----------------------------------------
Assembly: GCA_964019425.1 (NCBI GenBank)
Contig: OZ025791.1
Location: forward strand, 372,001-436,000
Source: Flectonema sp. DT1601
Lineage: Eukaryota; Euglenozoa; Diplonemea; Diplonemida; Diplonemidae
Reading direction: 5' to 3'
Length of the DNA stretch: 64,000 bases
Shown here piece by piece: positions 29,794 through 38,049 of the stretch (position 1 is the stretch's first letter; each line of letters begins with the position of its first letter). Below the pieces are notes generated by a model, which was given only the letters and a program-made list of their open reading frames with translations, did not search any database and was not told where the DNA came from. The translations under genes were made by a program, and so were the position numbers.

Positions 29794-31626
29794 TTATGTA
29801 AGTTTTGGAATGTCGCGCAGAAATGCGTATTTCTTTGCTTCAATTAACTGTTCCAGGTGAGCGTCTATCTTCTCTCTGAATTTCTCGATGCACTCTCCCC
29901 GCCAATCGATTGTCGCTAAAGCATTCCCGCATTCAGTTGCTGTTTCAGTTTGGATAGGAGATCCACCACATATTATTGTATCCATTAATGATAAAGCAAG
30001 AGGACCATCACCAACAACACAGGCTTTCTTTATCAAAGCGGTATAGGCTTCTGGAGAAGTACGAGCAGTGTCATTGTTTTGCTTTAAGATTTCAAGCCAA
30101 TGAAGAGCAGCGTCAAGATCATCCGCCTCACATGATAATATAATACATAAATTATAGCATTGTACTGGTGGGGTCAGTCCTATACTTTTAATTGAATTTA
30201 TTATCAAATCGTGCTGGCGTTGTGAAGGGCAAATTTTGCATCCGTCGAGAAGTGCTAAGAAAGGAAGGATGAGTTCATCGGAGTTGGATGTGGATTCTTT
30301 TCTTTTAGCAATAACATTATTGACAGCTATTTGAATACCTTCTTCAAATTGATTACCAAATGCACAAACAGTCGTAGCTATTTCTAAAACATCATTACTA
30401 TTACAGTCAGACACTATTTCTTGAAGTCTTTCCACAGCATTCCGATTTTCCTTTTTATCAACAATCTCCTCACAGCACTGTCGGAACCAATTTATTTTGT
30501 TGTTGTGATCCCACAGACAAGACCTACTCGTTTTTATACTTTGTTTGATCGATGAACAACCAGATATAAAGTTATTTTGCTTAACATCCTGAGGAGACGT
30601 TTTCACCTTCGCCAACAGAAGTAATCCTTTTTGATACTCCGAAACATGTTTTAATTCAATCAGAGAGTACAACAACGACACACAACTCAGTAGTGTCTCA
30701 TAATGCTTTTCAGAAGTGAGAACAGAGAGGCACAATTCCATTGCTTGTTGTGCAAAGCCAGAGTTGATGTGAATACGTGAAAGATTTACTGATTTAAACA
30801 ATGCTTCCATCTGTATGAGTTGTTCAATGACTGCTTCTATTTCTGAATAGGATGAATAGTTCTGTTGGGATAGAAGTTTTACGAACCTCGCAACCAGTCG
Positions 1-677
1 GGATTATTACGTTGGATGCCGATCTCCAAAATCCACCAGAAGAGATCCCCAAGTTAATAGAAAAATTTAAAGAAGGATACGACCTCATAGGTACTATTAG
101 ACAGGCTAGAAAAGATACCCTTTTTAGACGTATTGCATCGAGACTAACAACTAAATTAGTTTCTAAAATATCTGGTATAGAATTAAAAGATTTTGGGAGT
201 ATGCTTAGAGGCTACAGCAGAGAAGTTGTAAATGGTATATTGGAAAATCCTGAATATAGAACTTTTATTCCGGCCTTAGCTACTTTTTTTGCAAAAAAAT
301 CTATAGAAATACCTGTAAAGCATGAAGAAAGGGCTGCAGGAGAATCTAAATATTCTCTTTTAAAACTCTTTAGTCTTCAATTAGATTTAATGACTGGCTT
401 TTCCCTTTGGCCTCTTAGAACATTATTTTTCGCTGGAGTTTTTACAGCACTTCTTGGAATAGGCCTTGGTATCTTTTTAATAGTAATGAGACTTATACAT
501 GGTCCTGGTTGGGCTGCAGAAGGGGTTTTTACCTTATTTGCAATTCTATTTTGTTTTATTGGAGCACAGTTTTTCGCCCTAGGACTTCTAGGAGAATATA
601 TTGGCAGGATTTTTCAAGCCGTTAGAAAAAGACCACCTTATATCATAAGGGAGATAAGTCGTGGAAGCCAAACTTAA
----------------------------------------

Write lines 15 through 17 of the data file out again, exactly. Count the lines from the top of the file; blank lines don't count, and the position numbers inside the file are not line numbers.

30201 TTATCAAATCGTGCTGGCGTTGTGAAGGGCAAATTTTGCATCCGTCGAGAAGTGCTAAGAAAGGAAGGATGAGTTCATCGGAGTTGGATGTGGATTCTTT
30301 TCTTTTAGCAATAACATTATTGACAGCTATTTGAATACCTTCTTCAAATTGATTACCAAATGCACAAACAGTCGTAGCTATTTCTAAAACATCATTACTA
30401 TTACAGTCAGACACTATTTCTTGAAGTCTTTCCACAGCATTCCGATTTTCCTTTTTATCAACAATCTCCTCACAGCACTGTCGGAACCAATTTATTTTGT